In a rare display of political leanings, UT board members haggled over whether or not to award former U.S. vice president Al Gore with an honorary degree during an academic committee meeting this morning.

Trustee Crawford Gallimore sparked the debate when he asked if the board should be recognizing a public figure aligned with controversial research.

Mr. Gore, a native Tennessean, former presidential candidate and recipient of the Nobel Peace Prize, has been one of the loudest public voices pushing corporations and governments to combat global warming.

"Should we be giving honorary degrees to people with controversial advocacies," asked Mr. Gallimore. "We have given people (honorary degrees) with a professional life in politics, but those were retired or at the state of senior statesmen. Let us not forget our responsibility of proceeding with exceeding care."

Other trustees were quick to defend the recognition and Mr. Gore's record.

"I think we need to be realistic about this," said Doug Horne, a UT trustee. "Al has been a leader. Al Gore won the popular vote. He gave up the presidency. I can't think of any better statesmanship than that.

"Every leader has to learn to live with opposition. That certainly applies to the president... I mean... sorry... vice president Gore," said Mr. Horne, the room erupting in laughter.

UT board vice chair Jim Murphy said UT should be awarding more honorary degrees and stirring debate on politically hot button issues, especially in an area like climate change where UT and Oak Ridge National Lab has pumped millions of dollars into research.

"We need to promote our image and our expertise in that area, and nothing will do that more than having someone like Mr. Gore come and do a commencement speech," Mr. Murphy said. "I don't view this an endorsement of a particular position. One of the things universities are for is encouraging disagreement and dialog. If there are, in fact, people out there that are doing scientific research that disagree with the vice president, I welcome them to come to Oak Ridge and research with us. We need to be careful of pulling us to far under the shell."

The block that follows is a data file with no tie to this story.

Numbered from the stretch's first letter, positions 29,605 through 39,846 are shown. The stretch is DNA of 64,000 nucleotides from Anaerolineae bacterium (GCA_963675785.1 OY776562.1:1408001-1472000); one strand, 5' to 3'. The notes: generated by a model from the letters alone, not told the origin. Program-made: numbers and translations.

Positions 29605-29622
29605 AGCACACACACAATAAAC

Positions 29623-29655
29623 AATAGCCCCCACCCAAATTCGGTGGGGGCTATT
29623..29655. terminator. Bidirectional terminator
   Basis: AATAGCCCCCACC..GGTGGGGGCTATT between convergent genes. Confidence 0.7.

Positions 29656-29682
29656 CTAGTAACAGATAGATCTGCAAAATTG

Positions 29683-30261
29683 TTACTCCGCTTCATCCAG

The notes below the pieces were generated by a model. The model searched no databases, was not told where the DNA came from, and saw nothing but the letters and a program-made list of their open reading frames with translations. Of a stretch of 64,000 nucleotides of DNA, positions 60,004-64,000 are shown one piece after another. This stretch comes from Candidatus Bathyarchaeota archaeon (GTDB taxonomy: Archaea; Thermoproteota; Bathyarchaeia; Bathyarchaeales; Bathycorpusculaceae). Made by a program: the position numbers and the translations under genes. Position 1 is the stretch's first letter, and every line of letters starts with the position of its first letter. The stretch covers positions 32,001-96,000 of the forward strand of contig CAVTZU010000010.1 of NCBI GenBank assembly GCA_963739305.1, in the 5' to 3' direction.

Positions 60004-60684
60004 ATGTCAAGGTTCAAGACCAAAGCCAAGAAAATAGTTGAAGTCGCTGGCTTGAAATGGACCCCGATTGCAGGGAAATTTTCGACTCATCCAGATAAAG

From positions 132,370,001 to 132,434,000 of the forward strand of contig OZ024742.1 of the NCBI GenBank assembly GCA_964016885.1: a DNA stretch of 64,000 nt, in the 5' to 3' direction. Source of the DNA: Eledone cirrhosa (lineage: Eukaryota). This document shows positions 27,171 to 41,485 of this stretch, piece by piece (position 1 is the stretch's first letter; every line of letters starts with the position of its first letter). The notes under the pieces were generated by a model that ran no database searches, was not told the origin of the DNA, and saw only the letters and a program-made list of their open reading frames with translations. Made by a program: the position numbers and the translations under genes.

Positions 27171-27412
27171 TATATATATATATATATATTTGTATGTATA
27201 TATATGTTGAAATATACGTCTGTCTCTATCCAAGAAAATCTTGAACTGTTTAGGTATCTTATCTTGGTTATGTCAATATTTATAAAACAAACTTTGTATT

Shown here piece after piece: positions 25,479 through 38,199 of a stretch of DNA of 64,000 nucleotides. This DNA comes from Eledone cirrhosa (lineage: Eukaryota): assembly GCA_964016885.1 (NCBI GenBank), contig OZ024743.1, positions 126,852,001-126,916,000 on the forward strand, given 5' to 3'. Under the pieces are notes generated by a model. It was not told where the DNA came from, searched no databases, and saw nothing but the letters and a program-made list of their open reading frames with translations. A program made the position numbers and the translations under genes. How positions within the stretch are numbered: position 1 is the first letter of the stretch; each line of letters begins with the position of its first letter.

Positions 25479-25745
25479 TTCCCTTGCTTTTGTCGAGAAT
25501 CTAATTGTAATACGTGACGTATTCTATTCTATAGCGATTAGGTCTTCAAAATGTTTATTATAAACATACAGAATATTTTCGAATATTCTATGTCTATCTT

At the end of the discussion, the committee approved the recommendation to award Mr.Gore with an honorary degree with no votes against. The full board will vote on the proposal later this afternoon. He will receive the award at the spring commencement of the College of Arts and Sciences in Knoxville on May 14.

Al Gore is only the third recipient of an honorary degree from UT. Entertainer Dolly Parton and former Sen. Howard Baker have also been recognized with honorary degrees, officials said.

UTC College of Education approved by committee

A UT academic committee has approved the creation of a College of Education at UTC.

The College of Education will merge two existing departments, the Teacher Preparation Academy and the Graduate Studies Division with the School of Education.

The proposal will be voted on by the full board this afternoon.

UTC officials said the move will help address administrative costs and improve the college's ability to attract donors.

"This will help us with fundraising and getting grants for people," said UTC Chancellor Roger Brown. "People are used to seeing Colleges of Education. I don't know why it was ever split."